Sunday, October 20, 2013

Paul Revere's "Boston Massacre" Engraving in "John Adams: Join or Die" (2008)

I'm in the midst of watching the critically acclaimed John Adams miniseries. Not only am I feeling overly patriotic and bound by my civic duties, I'm so impressed with HBO's treatment of John Adams. I read the source material, the excellent Pulitzer-winning biography by David McCollough a few years ago, and enjoyed it tremendously. As a quick aside from film, McCollough is one of my favorite historians because his work is full of such vibrant details that make history and historical figures come to life. Needless to say, after I read the biography, I was a very vocal John Adams supporter and I've been looking for a time to watch the adapted miniseries for a while. "By a while" means years but I did get around to it eventually and now I'm here to write about it.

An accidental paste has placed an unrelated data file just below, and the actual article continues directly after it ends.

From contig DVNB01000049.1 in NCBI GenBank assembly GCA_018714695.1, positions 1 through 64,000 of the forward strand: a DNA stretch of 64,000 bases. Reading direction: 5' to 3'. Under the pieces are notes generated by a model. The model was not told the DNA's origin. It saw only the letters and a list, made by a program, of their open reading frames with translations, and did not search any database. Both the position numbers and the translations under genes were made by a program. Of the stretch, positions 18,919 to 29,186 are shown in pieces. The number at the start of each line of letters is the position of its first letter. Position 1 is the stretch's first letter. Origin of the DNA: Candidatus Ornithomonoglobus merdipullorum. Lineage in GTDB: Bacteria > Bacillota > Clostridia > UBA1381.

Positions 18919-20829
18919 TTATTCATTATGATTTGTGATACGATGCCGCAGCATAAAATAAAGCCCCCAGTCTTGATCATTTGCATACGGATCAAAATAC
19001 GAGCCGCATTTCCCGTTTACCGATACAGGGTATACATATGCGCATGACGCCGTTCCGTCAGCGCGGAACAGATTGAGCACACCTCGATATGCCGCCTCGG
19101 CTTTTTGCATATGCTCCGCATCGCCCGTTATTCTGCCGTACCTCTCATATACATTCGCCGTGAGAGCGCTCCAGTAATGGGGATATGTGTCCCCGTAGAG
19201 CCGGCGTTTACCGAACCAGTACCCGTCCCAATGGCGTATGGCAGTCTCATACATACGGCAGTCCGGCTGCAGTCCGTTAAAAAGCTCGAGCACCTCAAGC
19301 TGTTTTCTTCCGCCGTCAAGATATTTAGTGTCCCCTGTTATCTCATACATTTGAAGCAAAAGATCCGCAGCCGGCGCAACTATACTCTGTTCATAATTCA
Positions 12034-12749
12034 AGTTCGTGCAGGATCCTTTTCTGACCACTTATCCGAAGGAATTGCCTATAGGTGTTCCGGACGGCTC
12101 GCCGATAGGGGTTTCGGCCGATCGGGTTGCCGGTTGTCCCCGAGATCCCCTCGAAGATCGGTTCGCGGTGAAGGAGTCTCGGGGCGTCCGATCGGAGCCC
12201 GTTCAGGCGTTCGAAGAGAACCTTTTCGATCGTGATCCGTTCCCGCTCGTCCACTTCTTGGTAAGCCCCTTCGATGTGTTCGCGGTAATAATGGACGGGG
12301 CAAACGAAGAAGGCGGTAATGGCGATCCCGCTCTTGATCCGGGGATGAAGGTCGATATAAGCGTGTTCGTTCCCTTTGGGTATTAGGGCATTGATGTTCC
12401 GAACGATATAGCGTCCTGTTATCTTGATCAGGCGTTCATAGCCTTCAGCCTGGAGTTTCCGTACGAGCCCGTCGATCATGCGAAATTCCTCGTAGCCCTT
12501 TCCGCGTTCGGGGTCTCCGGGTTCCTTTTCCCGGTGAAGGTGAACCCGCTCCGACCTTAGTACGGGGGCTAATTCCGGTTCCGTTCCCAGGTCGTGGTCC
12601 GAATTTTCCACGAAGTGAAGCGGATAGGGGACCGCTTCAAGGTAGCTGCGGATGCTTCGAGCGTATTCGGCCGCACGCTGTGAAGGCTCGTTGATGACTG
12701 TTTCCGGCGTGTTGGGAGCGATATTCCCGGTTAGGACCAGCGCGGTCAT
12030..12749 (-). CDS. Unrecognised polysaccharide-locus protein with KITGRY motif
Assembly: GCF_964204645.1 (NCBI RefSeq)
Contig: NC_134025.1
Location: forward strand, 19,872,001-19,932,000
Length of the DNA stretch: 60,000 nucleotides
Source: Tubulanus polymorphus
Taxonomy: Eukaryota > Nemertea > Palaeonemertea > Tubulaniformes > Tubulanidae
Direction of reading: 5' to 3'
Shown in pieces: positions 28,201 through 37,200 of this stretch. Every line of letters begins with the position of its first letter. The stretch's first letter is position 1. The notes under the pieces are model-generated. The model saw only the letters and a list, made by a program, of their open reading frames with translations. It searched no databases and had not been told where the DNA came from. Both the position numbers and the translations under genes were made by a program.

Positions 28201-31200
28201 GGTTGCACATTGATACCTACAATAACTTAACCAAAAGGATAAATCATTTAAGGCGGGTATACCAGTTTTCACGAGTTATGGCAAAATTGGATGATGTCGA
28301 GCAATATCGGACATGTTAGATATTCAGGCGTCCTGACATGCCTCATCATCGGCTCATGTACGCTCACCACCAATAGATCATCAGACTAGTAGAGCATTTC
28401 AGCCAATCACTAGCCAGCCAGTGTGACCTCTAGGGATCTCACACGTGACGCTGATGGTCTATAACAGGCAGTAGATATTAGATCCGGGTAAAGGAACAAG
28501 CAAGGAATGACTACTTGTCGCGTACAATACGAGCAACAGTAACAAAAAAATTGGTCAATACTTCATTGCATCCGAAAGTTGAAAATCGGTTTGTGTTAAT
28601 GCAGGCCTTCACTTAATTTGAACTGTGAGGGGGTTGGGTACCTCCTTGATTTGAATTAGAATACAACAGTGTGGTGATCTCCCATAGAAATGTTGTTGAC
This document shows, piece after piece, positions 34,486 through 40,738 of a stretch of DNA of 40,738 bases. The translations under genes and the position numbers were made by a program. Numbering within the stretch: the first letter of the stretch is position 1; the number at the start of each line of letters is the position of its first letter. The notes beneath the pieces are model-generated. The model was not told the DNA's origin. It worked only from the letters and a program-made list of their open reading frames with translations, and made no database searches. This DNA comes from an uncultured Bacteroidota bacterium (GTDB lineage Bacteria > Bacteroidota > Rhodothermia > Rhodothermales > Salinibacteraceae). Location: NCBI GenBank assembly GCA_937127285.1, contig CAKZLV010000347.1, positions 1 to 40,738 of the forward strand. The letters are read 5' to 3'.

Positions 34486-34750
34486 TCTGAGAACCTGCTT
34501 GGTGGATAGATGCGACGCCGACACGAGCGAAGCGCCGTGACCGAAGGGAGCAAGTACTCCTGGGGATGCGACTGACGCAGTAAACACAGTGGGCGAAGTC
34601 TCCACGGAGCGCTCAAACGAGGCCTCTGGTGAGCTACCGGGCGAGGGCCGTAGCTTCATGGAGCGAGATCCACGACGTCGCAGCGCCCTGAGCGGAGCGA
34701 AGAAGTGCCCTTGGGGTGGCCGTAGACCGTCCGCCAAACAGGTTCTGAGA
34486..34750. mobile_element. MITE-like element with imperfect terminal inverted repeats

"The Bloody Massacre" by Paul Revere
as appears in John Adams (2008)

John Adams is based on historical facts and (obviously) covers John Adam's interactions during the Revolutionary War and beyond, during the founding of the nation. John Adams was a man of many accomplishments: a brilliant lawyer, a devoted family man, a distinguished statesman, and a fairly good president. But, he was clearly no great artist. That being said, period pieces often give one opportunity to experience the arts and culture of the covered era. That means, devoted readers, that you're in luck.
Giamatti and Linney received critical acclaim for their moving portrayal of the
original American power couple, John and Abigail Adams.